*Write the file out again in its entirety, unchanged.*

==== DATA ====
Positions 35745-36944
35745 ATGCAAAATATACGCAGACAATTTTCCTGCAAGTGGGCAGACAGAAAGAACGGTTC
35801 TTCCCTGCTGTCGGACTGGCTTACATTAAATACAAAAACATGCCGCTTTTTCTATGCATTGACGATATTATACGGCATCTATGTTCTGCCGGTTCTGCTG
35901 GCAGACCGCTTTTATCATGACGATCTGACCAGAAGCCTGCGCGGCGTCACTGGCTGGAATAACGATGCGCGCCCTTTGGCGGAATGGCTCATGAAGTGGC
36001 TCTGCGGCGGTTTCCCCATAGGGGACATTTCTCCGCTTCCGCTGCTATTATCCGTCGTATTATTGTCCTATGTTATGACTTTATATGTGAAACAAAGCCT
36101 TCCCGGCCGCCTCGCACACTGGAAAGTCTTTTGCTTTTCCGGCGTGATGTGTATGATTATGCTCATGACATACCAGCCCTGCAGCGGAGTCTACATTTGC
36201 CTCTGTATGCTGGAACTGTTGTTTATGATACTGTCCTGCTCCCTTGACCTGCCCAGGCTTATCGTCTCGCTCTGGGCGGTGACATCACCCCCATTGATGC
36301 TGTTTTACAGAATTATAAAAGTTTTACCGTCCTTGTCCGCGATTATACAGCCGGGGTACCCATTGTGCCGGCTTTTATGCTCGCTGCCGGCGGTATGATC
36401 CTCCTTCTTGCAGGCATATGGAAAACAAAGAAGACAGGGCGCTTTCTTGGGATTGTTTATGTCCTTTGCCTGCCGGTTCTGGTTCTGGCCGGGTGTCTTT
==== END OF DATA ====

Positions 35745-36944
35745 ATGCAAAATATACGCAGACAATTTTCCTGCAAGTGGGCAGACAGAAAGAACGGTTC
35801 TTCCCTGCTGTCGGACTGGCTTACATTAAATACAAAAACATGCCGCTTTTTCTATGCATTGACGATATTATACGGCATCTATGTTCTGCCGGTTCTGCTG
35901 GCAGACCGCTTTTATCATGACGATCTGACCAGAAGCCTGCGCGGCGTCACTGGCTGGAATAACGATGCGCGCCCTTTGGCGGAATGGCTCATGAAGTGGC
36001 TCTGCGGCGGTTTCCCCATAGGGGACATTTCTCCGCTTCCGCTGCTATTATCCGTCGTATTATTGTCCTATGTTATGACTTTATATGTGAAACAAAGCCT
36101 TCCCGGCCGCCTCGCACACTGGAAAGTCTTTTGCTTTTCCGGCGTGATGTGTATGATTATGCTCATGACATACCAGCCCTGCAGCGGAGTCTACATTTGC
36201 CTCTGTATGCTGGAACTGTTGTTTATGATACTGTCCTGCTCCCTTGACCTGCCCAGGCTTATCGTCTCGCTCTGGGCGGTGACATCACCCCCATTGATGC
36301 TGTTTTACAGAATTATAAAAGTTTTACCGTCCTTGTCCGCGATTATACAGCCGGGGTACCCATTGTGCCGGCTTTTATGCTCGCTGCCGGCGGTATGATC
36401 CTCCTTCTTGCAGGCATATGGAAAACAAAGAAGACAGGGCGCTTTCTTGGGATTGTTTATGTCCTTTGCCTGCCGGTTCTGGTTCTGGCCGGGTGTCTTT